New insights to broaden therapeutic opportunities of oligonucleotides

Written by:

Laurent Knerr

Associate Director New Modalities, BioPharmaceuticals R&D, AstraZeneca

Malin Lemurell

Executive Director Chemistry, BioPharmaceuticals R&D, AstraZeneca

Thazha P. Prakash

Executive Research Fellow, Ionis Pharmaceuticals Inc.

Recent advances in genomics have led to a myriad of new targets and with them, the opportunity to drug them using nucleotide-based therapeutics, such as oligonucleotides. Oligonucleotides modify the protein levels associated by disease-driving mechanisms. Both single-stranded antisense oligonucleotides (ASOs) and double-stranded small interfering RNA (siRNA) are designed to bind with high specificity to a specific RNA sequence, including pre-mRNA and mRNA and, among other mechanisms, can breakdown the mRNA to reduce associated protein levels.

The uptake of oligonucleotides in the cells is limited and remains a barrier for broadening the scope of this therapeutic modality.1 Phosphorothioated ASOs predominantly distribute to the liver and to a lesser extent in the kidney. Much lower concentrations are observed in other organs. The double stranded siRNA has no significant uptake into any cell type without the assistance from a delivery vehicle or conjugation to a targeting ligand that steers the distribution to the relevant cell type and ensures internalisation into the cell.

We have a specific interest in identifying targeting ligands that can act as tags for specific cell types and facilitate the oligonucleotide uptake by an active mechanism.

The state of the art targeting ligand is the N-acetylgalactosamine (GalNAc), which targets the asialoglycoprotein receptor which is highly expressed on hepatocytes in the liver. GalNac conjugation to ASOs or siRNAs results in strong targeting and subsequent downregulation or deactivation (known as know down) of specific mRNA in the liver. At AstraZeneca, we are using this technology as part of our research into advanced ligand conjugated ASOs to ‘silence’ PNPLA3 with the aim of restoring fat break down in the liver.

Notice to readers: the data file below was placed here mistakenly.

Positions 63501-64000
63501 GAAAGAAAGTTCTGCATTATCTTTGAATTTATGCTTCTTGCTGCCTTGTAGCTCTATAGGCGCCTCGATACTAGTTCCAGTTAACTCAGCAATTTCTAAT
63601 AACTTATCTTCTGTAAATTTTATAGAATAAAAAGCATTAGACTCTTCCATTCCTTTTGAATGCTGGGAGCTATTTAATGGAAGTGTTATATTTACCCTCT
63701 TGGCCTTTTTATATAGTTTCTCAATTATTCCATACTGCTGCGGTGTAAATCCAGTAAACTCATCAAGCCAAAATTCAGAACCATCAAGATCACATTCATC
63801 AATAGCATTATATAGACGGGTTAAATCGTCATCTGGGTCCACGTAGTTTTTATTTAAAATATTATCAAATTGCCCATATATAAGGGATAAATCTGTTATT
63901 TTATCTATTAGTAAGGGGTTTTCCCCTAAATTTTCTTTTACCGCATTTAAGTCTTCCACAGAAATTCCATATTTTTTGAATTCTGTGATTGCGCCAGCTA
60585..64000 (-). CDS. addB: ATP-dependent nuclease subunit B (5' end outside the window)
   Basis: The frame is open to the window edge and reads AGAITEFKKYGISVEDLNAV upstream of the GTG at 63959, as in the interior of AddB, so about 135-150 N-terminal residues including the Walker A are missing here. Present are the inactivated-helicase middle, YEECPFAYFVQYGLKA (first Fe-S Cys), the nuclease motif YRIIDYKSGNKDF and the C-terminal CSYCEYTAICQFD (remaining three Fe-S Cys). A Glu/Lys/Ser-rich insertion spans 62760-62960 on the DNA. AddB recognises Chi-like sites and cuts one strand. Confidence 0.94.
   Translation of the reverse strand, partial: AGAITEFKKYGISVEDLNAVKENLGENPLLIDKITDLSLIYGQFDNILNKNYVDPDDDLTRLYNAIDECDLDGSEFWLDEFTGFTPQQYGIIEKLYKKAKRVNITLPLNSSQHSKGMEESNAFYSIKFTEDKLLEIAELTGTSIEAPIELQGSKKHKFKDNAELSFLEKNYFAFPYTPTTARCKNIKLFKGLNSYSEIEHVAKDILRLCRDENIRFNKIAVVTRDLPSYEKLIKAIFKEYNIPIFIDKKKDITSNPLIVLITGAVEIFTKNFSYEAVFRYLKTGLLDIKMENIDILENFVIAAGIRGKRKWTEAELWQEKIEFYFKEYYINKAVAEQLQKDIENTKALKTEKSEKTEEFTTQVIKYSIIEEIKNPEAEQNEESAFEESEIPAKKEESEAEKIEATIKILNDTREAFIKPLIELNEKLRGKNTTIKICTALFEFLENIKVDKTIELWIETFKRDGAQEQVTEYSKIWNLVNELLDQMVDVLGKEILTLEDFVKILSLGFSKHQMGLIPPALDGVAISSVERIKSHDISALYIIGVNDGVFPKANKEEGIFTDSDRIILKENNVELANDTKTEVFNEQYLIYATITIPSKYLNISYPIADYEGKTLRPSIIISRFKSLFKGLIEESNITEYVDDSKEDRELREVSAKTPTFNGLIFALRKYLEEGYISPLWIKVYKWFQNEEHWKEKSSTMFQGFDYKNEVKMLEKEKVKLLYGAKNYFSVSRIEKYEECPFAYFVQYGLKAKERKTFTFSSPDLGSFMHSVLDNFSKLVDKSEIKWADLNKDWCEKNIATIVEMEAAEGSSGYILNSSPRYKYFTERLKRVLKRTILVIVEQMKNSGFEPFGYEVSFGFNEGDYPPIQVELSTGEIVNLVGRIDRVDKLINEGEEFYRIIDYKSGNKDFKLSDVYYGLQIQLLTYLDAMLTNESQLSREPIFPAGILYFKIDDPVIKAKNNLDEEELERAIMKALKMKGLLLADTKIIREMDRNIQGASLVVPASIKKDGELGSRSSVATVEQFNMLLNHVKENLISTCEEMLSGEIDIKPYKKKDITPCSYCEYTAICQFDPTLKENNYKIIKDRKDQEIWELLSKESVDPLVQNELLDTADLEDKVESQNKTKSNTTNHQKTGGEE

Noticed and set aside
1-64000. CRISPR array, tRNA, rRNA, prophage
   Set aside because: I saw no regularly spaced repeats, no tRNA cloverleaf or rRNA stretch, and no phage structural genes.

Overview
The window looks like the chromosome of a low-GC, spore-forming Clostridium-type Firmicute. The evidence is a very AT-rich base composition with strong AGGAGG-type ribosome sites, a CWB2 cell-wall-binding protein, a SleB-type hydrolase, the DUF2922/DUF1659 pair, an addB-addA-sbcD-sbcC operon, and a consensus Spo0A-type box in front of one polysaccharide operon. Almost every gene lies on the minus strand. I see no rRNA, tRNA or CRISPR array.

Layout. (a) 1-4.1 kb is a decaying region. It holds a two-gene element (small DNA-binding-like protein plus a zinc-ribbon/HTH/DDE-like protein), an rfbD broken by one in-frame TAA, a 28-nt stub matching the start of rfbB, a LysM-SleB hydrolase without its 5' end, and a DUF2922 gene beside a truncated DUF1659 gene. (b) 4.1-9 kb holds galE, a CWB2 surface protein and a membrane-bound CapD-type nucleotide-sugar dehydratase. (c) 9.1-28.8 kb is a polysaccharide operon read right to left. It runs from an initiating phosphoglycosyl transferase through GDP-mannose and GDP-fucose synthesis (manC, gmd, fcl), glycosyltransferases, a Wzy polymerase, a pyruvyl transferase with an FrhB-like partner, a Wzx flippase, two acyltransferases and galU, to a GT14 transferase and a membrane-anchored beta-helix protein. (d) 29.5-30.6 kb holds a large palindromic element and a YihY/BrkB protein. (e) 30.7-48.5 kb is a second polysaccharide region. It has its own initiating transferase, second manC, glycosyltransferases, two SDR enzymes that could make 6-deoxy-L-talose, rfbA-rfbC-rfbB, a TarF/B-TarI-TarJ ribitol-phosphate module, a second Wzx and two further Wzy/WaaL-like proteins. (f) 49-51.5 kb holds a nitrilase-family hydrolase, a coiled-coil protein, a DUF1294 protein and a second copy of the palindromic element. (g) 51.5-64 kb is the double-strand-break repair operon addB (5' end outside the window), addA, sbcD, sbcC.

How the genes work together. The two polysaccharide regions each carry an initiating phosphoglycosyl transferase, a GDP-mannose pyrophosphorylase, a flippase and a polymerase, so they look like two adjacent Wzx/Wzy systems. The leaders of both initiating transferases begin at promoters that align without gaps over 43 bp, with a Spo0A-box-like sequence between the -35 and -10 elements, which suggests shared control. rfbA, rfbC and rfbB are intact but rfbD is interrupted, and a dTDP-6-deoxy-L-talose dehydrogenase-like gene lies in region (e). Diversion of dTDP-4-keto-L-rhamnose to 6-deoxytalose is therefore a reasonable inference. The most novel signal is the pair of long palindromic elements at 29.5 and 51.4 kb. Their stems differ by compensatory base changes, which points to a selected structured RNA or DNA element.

To realise the full potential of oligonucleotide therapeutics, we aim to find targeting ligands to other cell types by utilising specific cell-surface receptors that facilitate up-take by the targeted cells.

Pancreatic beta cells represent a cell population with high potential for therapeutic intervention using oligonucleotides due to their role in diabetes. Previously, we published breakthrough research in Science Advances that demonstrated genes in insulin-secreting pancreatic beta cells could be ‘silenced’ using targeted delivery of ASOs in in vivo models.This research demonstrated for the first time how uptake of ASOs into pancreatic beta cells can be enabled by tagging them to a peptide (peptide conjugation) recognised and internalised by the glucagon-like peptide 1 receptor (GLP1R) which is highly expressed on pancreatic beta cells.2

In our latest publication in the Journal of the American Chemical Society we share our detailed understanding for the targeted delivery of ASOs to pancreatic beta cells and expanded on the medicinal chemistry optimisation we have undertaken. The construct is made up of three parts: the peptide which is targeting the GLP1R in the beta cells, the linker and the ASO. We demonstrated in this research that the linker design and spacer between the oligonucleotide and peptide is critical to optimise to ensure optimal targeted delivery of the conjugate especially in an in vivo context.2 This work highlights the importance to combine a good balance of stability during the biodistribution phase and efficient intracellular processing to efficiently release the metabolites responsible for effective knock down. In addition, despite GLP1 peptide agonists being well researched and understood, we demonstrate that punctual modification of the N terminal of different agonist sequences can lead to dramatic differences in in vivo efficacy.3

Reprinted with permission from J Am Chem Soc. 2021; 143(9):3416-3429. Copyright 2021 American Chemical Society.

We hope to soon be able to share how these promising early studies translate to animal models and the validation in human beta cells. The medicinal chemistry strategies used to refine the ligand and linker properties and efficiency will inform us in our effort of applying targeted delivery towards other cell types and receptors and open the door for future oligonucleotide-based therapeutics in patients within cardiovascular, renal and metabolism diseases.

The study was conducted as part of AstraZeneca’s collaboration with Ionis Pharmaceuticals to discover and develop novel antisense therapies for cardiovascular, renal and metabolic diseases.


1. Valeur E, et al. (2017). Targeted delivery for regenerative medicines: an untapped opportunity for drug conjugates. Drug Discov Today 22(6):841-847.

2. Ämmälä C, et al. (2018). Targeted delivery of antisense oligonucleotides to pancreatic beta-cells. Sci Adv 4(10): eaat3386

3. Knerr L; et al. (2021). Glucagon Like Peptide 1 Receptor Agonists for Targeted Delivery of Antisense Oligonucleotides to Pancreatic Beta Cell. J. Am. Chem. Soc. 2021,